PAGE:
Welcome to the Institute for Quantum Computing


Modular software brings together a variety of expertise to create a new method to realistically model and analyze quantum cryptography.

Accurate models of real-world scenarios are important for bringing theoretical and experimental research together in meaningful ways. Creating these realistic computer models, however, is a very large undertaking. Significant amounts of data, code, and expertise across a wide range of intricate areas are needed to create useful and comprehensive software. 

En francais

Congratulations to Dr. Bradley Hauer and Dr. Christopher Wilson, both faculty members at the Institute for Quantum Computing (IQC) and professors in the Department of Electrical and Computer Engineering at the University of Waterloo, who have been awarded $2.7 M through the NSERC Alliance – Quantum grant for their project Next-generation technology to access new regimes of quantum sensing.

En francais

The Institute for Quantum Computing (IQC) is excited to announce this year's recipients of the David Johnston Award for Scientific Outreach: Amit Anand, Everett Patterson and Fiona Thompson. The awards are given annually to recognize and celebrate students who have demonstrated exceptional dedication to enhancing public understanding of quantum research through outreach and community involvement.


Friday, July 19, 2024 10:00 am - 12:00 pm EDT (GMT -04:00)

Introduction to Quantum Chemistry with PennyLane

Daniel Nino, Xanadu

QNC building, 200 University Ave. Room 1201, Waterloo 

Xanadu is a Canadian quantum computing company with the mission to build quantum computers that are useful and available to people everywhere. Xanadu is one of the world’s leading quantum hardware and software companies and also leads the development of PennyLane, an open-source software library for quantum computing and application development.

Through this workshop, attendees will be given a broad overview of some applications of quantum computing to quantum chemistry. Through a series of hands-on exercises, attendees will learn about some PennyLane functionalities for workflows in quantum chemistry. By the end of the session, they will have hands-on experience in building quantum programs with PennyLane and how to use PennyLane datasets in applications to reduce time to research.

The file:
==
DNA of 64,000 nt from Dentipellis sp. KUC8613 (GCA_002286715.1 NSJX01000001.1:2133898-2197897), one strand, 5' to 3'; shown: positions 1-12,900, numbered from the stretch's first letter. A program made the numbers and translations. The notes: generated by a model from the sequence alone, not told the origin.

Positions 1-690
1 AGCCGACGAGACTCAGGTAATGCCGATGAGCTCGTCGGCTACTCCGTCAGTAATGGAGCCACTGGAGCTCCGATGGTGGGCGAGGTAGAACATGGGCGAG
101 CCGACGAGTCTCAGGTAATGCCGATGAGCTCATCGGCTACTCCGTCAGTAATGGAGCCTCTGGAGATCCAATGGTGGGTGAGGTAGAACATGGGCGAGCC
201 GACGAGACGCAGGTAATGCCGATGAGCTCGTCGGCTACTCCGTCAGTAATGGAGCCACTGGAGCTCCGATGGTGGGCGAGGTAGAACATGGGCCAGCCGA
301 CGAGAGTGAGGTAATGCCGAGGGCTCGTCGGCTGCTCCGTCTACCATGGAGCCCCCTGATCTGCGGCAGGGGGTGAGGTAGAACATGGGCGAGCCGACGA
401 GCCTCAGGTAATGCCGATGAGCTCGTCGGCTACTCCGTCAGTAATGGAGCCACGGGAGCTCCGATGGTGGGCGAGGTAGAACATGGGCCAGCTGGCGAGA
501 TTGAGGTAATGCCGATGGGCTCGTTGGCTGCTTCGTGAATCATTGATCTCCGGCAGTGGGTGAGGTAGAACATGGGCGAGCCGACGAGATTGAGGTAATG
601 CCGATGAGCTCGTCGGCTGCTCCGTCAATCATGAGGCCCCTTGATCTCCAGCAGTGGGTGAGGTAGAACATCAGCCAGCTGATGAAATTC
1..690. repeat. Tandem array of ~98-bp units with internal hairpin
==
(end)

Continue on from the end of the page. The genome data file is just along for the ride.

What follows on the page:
Please bring a laptop with you for this session. The workshop will run over Google Colab, no specific installation is required.

Monday, July 22, 2024 10:30 am - 2:00 pm EDT (GMT -04:00)

Lessons on secure deployment of cryptographic primitives

Elena Bakos Lang and Kevin Henry, NCC Group

QNC building, 200 University Ave. Room 1201, Waterloo 

The security of cryptographic primitives and protocols is inextricably tied to that of the implementations deployed in the real world. Ensuring that these implementations are as secure as possible is thus a problem at the heart of cryptographic security.

This workshop will introduce common classes of cryptographic vulnerabilities, including improper randomness generation, side-channel attacks, flaws in primitives or protocols, and others, and discuss secure coding practices that can help mitigate them, based on our experiences auditing cryptographic code. This discussion will be complemented by a set of practical exercises to provide experience in spotting insecure constructions. Additionally, as implementation quality is often tied to the quality of the source material, we will present a case study on a recent widely implemented threshold signing protocol where ambiguous or unclear presentation in the academic source material has led to multiple critical implementation vulnerabilities.

This workshop is presented by NCC Group Cryptography Services practice in Waterloo, Ontario.

To attend this program please email us at cryptoworks21@uwaterloo.ca by July 17, 2024.

Wednesday, July 24, 2024 12:00 pm - 1:00 pm EDT (GMT -04:00)

IQC Student Seminar Featuring Emiliia Dyrenkova

Fermion-to-qubit mappings and their error mitigating properties

QNC building, 200 University Ave. Room 1201, Waterloo 

 As we move towards the era of quantum computers with 1000+ qubits, the most promising application able to harness the potential of such devices is quantum simulation. Simulating fermionic systems is both a well-formulated problem with clear real-world applications and a computationally challenging task. In order to simulate a system of fermions on a quantum computer, one has to map the fermionic Hamiltonian to a qubit Hamiltonian. The most popular such mapping is the Jordan-Wigner encoding, which suffers from inefficiencies caused by the non-locality of the encoded operators. As a result, alternative local mappings have been proposed that solve the problem of long encoded operators at the expense of constant factor of qubits. Some of these alternative mappings end up possessing non-trivial stabilizer structure akin to popular quantum error correction (QEC) codes. 

In this talk, I will introduce the problem of mapping fermionic operators to qubit operators and how the selection of an encoding could affect resource requirements in near-term simulations. I will also talk about error mitigation approaches utilizing the stabilizer structure of certain encodings as well as using stabilizer simulation to assess the effectiveness of such approaches.